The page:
Federal law prohibits an employer from refusing to hire a pregnant woman because she is pregnant or because of a condition related to her pregnancy. An employer may also not use pregnancy as the basis for a decision to fire, transfer, layoff, alter the job assignment of, or make promotion and training decisions with regard to a an employee. In addition, under the Family and Medical Leave Act, certain employers must grant 12 weeks of unpaid leave in the year after childbirth and must hold the employee’s job open while she is on leave. The employer must allow her to return to the same or similar position with the same benefits she enjoyed before leave.
If a pregnant employee is able to perform her job, she must be permitted to do so. A problem pregnancy (and even the employee’s condition after childbirth) can qualify as a temporary disability under the Americans with Disabilities Act. If, as a result of a problem pregnancy, an employee is unable to perform her job during or after her pregnancy, the employer must make the same reasonable accommodation for the disability as would be the case with any other disabled employee. An employer may modify tasks, assign alternate tasks, or permit disability leave or leave without pay.
In New York City, pregnancy itself is considered a disability under the Human Rights Law, and businesses with more than four employees must make reasonable accommodations for their pregnant employees.
How do I know if I’m a victim of pregnancy discrimination?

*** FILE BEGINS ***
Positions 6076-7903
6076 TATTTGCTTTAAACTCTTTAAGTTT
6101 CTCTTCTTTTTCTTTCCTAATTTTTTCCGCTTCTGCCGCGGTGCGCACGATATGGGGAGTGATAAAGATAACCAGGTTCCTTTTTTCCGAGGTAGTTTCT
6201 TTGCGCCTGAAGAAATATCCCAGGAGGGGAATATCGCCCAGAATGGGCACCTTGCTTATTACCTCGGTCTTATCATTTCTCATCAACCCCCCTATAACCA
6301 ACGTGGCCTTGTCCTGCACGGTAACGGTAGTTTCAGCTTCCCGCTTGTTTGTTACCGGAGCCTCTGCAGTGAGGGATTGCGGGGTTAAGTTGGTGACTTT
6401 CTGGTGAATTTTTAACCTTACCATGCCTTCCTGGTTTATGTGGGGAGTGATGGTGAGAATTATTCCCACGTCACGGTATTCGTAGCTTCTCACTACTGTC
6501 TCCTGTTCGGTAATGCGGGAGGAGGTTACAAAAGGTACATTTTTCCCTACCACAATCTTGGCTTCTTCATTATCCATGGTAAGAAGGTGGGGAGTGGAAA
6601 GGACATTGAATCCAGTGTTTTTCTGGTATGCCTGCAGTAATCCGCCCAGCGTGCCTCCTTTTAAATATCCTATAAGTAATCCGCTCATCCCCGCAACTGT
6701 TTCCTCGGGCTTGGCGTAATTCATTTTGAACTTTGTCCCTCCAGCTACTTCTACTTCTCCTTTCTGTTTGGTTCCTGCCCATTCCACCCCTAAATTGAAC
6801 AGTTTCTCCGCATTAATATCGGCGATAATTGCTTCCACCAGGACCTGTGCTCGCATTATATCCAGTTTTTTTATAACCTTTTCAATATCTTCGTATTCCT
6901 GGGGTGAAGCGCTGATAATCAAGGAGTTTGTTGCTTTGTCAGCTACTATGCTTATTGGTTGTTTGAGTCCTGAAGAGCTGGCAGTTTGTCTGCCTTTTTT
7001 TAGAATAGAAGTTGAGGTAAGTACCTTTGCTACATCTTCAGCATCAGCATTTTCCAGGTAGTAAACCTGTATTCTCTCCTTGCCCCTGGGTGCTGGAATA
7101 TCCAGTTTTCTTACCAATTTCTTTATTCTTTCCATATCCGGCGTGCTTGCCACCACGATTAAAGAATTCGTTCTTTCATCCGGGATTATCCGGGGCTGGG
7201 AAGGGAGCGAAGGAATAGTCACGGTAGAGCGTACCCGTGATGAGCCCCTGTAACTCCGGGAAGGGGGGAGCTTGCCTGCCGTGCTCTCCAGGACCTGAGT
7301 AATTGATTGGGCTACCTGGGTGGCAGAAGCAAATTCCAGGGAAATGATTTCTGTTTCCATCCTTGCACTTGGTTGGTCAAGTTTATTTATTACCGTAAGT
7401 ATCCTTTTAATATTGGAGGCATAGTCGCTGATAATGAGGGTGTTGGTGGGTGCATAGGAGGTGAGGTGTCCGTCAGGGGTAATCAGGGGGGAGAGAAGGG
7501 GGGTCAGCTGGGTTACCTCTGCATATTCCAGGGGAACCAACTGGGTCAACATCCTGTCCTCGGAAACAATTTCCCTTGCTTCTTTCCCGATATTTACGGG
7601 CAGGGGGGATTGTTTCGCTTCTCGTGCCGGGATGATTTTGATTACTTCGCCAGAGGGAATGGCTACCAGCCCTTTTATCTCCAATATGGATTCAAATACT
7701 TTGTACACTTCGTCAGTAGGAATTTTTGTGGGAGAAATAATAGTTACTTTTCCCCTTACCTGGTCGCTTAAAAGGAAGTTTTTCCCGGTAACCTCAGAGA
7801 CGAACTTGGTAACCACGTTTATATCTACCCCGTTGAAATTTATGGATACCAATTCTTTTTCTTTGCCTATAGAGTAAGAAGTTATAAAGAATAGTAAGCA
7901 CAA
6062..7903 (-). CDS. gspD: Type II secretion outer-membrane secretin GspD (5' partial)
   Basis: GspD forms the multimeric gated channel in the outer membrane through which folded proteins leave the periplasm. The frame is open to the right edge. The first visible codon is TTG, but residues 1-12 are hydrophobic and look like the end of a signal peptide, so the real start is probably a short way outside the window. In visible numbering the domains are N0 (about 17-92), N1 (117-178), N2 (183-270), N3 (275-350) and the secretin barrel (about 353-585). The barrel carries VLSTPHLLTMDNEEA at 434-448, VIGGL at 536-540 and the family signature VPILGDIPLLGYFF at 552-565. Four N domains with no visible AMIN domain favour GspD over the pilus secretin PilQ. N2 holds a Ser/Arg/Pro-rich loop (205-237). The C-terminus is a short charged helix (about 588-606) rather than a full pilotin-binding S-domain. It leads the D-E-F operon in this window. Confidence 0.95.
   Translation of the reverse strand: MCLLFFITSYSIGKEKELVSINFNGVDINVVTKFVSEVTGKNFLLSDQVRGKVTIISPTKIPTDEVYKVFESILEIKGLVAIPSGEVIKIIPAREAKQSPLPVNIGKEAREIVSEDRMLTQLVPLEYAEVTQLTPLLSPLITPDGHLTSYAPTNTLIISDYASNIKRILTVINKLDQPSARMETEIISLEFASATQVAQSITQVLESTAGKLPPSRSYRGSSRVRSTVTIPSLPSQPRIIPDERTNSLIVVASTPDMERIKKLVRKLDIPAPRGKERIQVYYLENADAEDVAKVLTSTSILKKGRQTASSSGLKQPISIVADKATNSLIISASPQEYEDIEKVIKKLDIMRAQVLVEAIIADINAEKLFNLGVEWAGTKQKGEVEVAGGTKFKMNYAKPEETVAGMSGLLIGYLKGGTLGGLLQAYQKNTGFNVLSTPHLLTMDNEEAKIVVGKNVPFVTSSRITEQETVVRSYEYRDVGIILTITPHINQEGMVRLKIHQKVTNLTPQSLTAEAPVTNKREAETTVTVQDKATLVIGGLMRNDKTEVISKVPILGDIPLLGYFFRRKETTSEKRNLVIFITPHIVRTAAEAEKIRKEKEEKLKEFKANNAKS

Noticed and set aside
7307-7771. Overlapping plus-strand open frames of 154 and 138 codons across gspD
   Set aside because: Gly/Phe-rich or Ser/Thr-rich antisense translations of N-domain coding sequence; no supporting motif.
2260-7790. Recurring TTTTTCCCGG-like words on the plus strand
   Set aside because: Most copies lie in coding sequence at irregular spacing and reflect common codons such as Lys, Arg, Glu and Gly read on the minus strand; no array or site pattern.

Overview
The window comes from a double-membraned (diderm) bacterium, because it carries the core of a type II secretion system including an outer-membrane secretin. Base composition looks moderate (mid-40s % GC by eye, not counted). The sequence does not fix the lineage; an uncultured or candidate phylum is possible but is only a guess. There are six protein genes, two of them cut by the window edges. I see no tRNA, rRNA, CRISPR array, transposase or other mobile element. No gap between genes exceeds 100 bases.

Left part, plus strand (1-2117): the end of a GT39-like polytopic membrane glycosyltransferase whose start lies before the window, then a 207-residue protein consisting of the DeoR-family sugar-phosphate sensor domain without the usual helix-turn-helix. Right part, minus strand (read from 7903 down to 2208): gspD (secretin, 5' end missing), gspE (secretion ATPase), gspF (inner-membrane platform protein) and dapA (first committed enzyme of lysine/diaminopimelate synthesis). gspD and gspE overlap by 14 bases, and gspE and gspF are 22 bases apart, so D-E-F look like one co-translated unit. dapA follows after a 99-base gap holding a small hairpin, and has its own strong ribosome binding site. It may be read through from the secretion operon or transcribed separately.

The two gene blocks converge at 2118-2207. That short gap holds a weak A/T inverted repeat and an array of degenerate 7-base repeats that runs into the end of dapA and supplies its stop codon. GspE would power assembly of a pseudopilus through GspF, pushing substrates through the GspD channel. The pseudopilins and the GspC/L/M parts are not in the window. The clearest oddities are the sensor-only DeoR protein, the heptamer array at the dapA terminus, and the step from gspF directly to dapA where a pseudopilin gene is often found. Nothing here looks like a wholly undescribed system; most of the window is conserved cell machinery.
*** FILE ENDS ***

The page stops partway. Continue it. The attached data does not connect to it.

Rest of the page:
Pregnancy discrimination can be very subtle and each case is dependent on its particular facts. But pregnancy discrimination might be occurring in the following situations:
- Before a scheduled promotion, you disclose that you are pregnant. Shortly thereafter, the promotion is given to someone else.
- You apply for a job for which you are well qualified, and the interviewer tells you that when women get pregnant, it creates “a logistical nightmare” for the company and its clients. You don’t get the job.
- Your employer starts training all employees, except for you and two other pregnant employees, on new equipment and platforms critical to the future plans of the company.
- You work in New York City, and you lost your job because since you got pregnant, you need more bathroom breaks than every other employee.
I think I’m a victim of pregnancy discrimination:
- Act quickly—there is a limited amount of time for you to take legal action.
- If you were fired and received severance, check the severance agreement to make sure you didn’t waive your rights to claim discrimination. (Even if you did, the waiver may not be valid).
- Gather written reviews and other documents proving your performance quality, as well as your employee manual, if published.
- Get in touch with an experienced employment lawyer.
Changes may occur in this area of law. The information provided is brought to you as a public service with the help and assistance of volunteer legal editors, and is intended to help you better understand the law in general. It is not intended to be legal advice regarding your particular problem or to substitute for the advice of a lawyer.